The other day, I’ve had it once again. I was going to find a better paid-job, a funny, great, handsome man, and everything would change. I don’t have time to date and a job change was not looking too good either, so I hopped over to the next 7/11 and filled out a lottery ticket. It’s what you do, right?!

I believe everyone needs a 7/11 ritual even with the aforementioned job or person in sight. My ritual contains getting a lottery ticket and a cinnamon coffee with French vanilla creamer (2 shots). This evening, I was particularly upset since they had their whole selection – hazelnut coffee, Colombian coffee, blueberry coffee, decaf (yeah right)- nicely lined up… just no cinnamon. The Latina lady with the store’s iconic visor and T-shirt asked me if she could help me. I seriously doubted it, but gave it a try “Yeah, I’m looking for cinnamon”, “no cinnamon. Only morning”, she responded astutely. Ok. Figures. The guy next to her, a fellow customer, smirked at me, as if I had been upset that a dog had just peed on my Rolls Royce and he witnessed it. “Why cinnamon? That’s something I would never put together… coffee and cinnamon” he added while shaking his head. I’m sure he didn’t even want to strike up a conversation- he was visibly in his own world, stressed out after a long day, maybe he was a driver and had to deal with insubordinate customers all day long. Yet it’s still no reason to mock the cinnamon coffee.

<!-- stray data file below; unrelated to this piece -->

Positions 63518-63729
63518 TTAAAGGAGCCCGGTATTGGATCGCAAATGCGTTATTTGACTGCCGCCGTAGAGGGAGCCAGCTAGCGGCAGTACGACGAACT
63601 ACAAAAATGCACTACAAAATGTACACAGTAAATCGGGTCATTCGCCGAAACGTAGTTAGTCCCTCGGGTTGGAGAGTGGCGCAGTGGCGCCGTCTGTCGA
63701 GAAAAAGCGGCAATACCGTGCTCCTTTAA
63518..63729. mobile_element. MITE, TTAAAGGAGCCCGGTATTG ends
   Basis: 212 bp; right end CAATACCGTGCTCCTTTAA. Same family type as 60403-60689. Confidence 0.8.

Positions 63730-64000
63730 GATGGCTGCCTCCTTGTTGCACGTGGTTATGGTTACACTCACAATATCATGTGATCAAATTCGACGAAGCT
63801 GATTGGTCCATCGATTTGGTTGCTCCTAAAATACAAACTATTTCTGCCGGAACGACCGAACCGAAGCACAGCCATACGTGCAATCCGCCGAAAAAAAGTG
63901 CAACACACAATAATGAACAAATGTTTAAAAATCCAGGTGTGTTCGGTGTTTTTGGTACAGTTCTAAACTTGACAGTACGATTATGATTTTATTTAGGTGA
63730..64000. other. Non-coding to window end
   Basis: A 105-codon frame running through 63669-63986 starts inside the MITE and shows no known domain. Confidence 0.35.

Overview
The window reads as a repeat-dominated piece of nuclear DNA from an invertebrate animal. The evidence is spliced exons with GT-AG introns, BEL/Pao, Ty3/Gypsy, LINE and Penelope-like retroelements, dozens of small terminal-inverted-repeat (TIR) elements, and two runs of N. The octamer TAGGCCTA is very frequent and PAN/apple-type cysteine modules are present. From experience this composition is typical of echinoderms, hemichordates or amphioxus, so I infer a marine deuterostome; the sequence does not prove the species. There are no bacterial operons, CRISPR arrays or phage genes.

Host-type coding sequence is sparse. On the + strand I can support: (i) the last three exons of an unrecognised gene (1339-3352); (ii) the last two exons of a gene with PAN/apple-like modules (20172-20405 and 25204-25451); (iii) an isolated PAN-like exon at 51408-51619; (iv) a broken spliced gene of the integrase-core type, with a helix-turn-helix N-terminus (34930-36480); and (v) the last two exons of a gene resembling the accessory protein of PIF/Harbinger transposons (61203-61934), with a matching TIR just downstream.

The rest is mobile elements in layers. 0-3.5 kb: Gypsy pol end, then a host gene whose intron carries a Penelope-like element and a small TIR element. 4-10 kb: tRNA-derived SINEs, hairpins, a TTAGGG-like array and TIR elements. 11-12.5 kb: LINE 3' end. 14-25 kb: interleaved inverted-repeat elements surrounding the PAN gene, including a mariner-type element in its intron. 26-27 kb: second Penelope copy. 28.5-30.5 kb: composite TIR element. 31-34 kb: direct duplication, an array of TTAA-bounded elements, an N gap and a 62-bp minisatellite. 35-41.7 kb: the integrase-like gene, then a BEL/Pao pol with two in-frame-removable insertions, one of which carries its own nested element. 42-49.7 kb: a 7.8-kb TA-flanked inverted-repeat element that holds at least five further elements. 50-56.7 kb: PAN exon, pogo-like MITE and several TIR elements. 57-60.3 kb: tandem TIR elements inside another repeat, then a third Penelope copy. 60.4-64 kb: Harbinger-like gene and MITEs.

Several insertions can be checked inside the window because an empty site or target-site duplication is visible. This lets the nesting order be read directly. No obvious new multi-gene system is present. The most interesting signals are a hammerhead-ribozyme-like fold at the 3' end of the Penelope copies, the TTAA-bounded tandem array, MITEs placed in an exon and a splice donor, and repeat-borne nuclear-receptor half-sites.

I got to love cinnamon coffee when a friend of mine picked me up from a networking event one night in Culver City. He’s a driver and needs to stay awake in the wee hours sometimes, hence the caffeine. While I watched him as he poured cinnamon coffee into our cups at 7/11 and added vanilla creamer, it felt like a ritual. Rituals make me feel safe – like everything will be alright. With my cinnamon coffee in hand that night, I got into the car, happy that the networking was over (it really isn’t my cup of tea; yes, pun!), and I was comforted.

Today, I decided to let it go and opted for the second option with some kind of flavor (Hazelnut). It wasn’t the same.

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I paid for my coffee and my lottery ticket, and made my way over to my loyal little bike that I had just fastened to the meter outside the store. The sun would set in exactly 5 minutes, which is how long it takes me to walk the bike and the coffee safely over to Ocean Blvd. to watch the sun dip into the Pacific.

It was a busy evening on Wilshire Blvd. The homeless were pushing their carts to safety; the druggies just smiled at the world, the normal people drove cars. I didn’t, as you may have noticed from the bike description earlier. I can, but… you know, the job situation.

Then I noticed a man sitting on a fire hydrant. He was holding up a sign made of cardboard that said “coffee”. Not “will work for food” or “ I just want money for booze”, simply“coffee”. I took my headphones out and asked “Really?”, noticing that I had just used the same tone of voice that the 7/11 guy had used on me while he shook his head at my request for cinnamon. Without awaiting the hydrant guy’s answer, I passed him my coffee cup, and walked on over toward the beach.

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This is something that the 7/11 guy probably wouldn’t have done. Sometimes, you’re so lost in your own thoughts that other people’s preferences just throw you off. It’s nice to be pulled out of that loop every once in a while, stop for a second, give someone your coffee and call it a day.

That’s why cinnamon!

(#My500words)